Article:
The Swans of Bruges and The Werewolf Who Went on a Tour of Redemption.
Hello everyone, let me start this letter by saying thank you to all new subscribers and also to everyone who has read my last letter. It means the world to me that so many of you are interested in receiving a little bit of Flemish folklore via email. Without further ado let’s delve into this enchanting but somewhat horrifying world.
This Month’s Historical Tale: The Swans of Bruges
Besides the medieval facades, the cobbled alleys and the charming bridges, the city of Bruges is also well-known for the elegant swans that majestically swim in the narrow canals, and several folktales tell the story how these swans came to Bruges.
The first tale is my favourite and the lesser-known narrative of the two. According to this story a father imprisoned his daughter in the cellar of a house located alongside the Spiegelrei in the 13th century. The reason he wanted to put her under lock and key was because she refused to marry the man she had been commanded to exchange vows with. Just when she thought she was never going to see the light of day again, two swans glided by her window. They returned the next day, and the next, and the day after that to keep her company during those lonely, dark hours. It’s unclear why and how she was released, but when she was finally free she decided to leave the city but not before gifting Bruges a huge fortune. There was only one condition: they had to promise that they would take care of the swans and all their descendants.
The second story is more widely known in Bruges and tells the gruesome tale of Pieter Lanchals. Lanchals was a trusted confident of The Holy Roman Emperor Maximilian I. The emperor and his adviser weren’t popular in the Duchies of Flanders and Brabant mainly because of the heavy taxes they imposed and the only major city that remained faithful to his regency during these tumultuous years was Antwerp. During the second revolt in 1488 Maximilian was captured in Bruges while Lanchals went into hiding in the Carmerstraat. When his hiding place was discovered the emperor was forced to watch the torture of his friend, which went on for a couple of days, and eventually his beheading. Once that was done, his head was put on a spike and displayed at the Gentpoort.
Unfortunately for the Flemish the revolts failed, and that’s where we move on to the folklore part of the story where the details become hazy. The emperor demanded that Lanchals honour would be restored and ordered that Bruges must take care of the swans that dwell in the city’s lakes and canals until the city falls. Interestingly, Lanchals is the old Flemish word for ‘langhalzen’ which translates as long necks.
The story of the swans of Bruges doesn’t end during these bygone centuries. In 2014 there was a lot of fuss in the city about an exotic black swan who to everyone’s astonishment could all of a sudden be seen swimming in the canals together with the countless of other swans that call Bruges their home. The city council wanted to remove the swan, but this was a decision the local population didn’t like at all and almost resulted in another revolt. Protest Facebook pages were created, the swan was bapitsed Burilda and quickly became a tourist attraction. Bruges’s only black swan vanished just as mysteriously as it had arrived. Some say the bird went away on its own accord, while others claim the owner of the animal came forward, and yet others think the city council was involved in its disappearance.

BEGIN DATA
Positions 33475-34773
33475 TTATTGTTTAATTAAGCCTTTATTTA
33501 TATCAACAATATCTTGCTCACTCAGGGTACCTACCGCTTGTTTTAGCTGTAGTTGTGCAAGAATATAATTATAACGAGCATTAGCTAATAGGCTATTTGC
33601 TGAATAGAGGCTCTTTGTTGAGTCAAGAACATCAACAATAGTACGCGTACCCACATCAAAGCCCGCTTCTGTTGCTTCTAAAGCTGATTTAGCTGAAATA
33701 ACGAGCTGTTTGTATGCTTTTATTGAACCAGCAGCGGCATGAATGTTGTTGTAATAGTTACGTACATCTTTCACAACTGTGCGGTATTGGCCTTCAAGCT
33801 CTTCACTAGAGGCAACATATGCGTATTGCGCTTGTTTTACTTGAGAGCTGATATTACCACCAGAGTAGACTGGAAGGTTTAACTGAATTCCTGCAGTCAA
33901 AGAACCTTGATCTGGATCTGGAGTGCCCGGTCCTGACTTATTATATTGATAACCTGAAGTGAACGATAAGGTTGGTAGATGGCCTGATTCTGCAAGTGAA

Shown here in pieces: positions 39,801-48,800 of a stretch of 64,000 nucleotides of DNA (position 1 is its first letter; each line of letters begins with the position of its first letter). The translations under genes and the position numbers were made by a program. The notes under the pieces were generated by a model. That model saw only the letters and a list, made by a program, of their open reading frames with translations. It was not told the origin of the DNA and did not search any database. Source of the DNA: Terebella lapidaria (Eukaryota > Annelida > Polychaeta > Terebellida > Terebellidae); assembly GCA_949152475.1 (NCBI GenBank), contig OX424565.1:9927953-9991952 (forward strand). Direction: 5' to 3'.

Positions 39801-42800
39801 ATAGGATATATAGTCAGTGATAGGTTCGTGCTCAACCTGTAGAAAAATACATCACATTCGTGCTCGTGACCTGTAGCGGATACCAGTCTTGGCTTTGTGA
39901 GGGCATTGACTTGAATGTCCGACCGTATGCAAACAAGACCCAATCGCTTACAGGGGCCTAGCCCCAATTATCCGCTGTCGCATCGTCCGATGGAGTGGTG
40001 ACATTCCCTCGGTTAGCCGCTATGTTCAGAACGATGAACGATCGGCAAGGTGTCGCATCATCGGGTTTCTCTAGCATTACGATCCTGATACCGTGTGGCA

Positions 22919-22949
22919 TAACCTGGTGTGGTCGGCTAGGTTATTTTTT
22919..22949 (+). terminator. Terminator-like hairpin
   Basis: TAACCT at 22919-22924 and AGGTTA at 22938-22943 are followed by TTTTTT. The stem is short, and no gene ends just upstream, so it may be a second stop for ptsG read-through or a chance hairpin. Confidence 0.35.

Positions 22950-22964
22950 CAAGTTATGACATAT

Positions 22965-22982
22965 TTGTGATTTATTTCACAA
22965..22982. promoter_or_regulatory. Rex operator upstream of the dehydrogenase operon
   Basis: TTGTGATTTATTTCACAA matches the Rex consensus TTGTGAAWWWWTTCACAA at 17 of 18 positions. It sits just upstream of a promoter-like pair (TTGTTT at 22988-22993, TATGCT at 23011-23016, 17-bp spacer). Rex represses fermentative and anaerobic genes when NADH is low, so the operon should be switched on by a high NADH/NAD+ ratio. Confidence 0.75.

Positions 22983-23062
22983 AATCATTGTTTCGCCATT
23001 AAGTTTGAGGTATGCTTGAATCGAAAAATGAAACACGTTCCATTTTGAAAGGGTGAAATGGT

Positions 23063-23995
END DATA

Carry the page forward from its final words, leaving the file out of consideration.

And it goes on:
This Month’s Folktale: The Werewolf Who Went on a Tour of Redemption
According to a Flemish folktale a man no longer wished to be a werewolf. Howling at the moon and terrorising villages were no longer any fun. In fact, it had become boring. To cease to be transformed into a werewolf against his will the man had to revisit all the villages he had brutally attacked. The book the devil had gifted him when he first became a hairy beast had to be attached to a long stick.
Poor wolf though! During the entire journey thousands of devils who shouted at him and stomped on his feet followed him. And poor villagers! The man who had filled them with terror was back. It isn’t hard to imagine their relief and puzzled astonishment when they realised the wolf wasn’t there to destroy their village.
When the reluctant werewolf arrived in the last village the devil himself appeared in a fiery carriage. Furiously, he snatched the book from the stick and vanished. The werewolf was a werewolf no more. A decision I would have regretted because roaming the woods at night as a wolf (not scaring villagers) sounds quite magical to me, but to each their own.
As some of you might have guessed the news section includes more werewolves!
A Little Bit of News
Earlier this month an article about werewolves in the folklore and history of Flanders was published on the blog of SuperstitionSat. There are some more tales about wolves who reluctantly howl at the moon, those who seek revenge when mocked and a section on the tragedy of the Werewolf Witch Trial. The article can be read here.
I’m also pleased to say that we’re making a lot of progress with Salt & Mirrors & Cats. A literary project co-founded with the amazingly talented SuperstitionSat that will bring even more superstitions into your home.
Expect news very, very soon! Meanwhile you can follow the project on both Twitter and Instagram.
Thank you so much for reading this letter! Wishing you all happy holidays and a joyous New Year!
Thank you for the latest tales. Merry Christmas & all the best for the new year 🙋🏻♂️
Hello again my friend! Thank you for sharing this!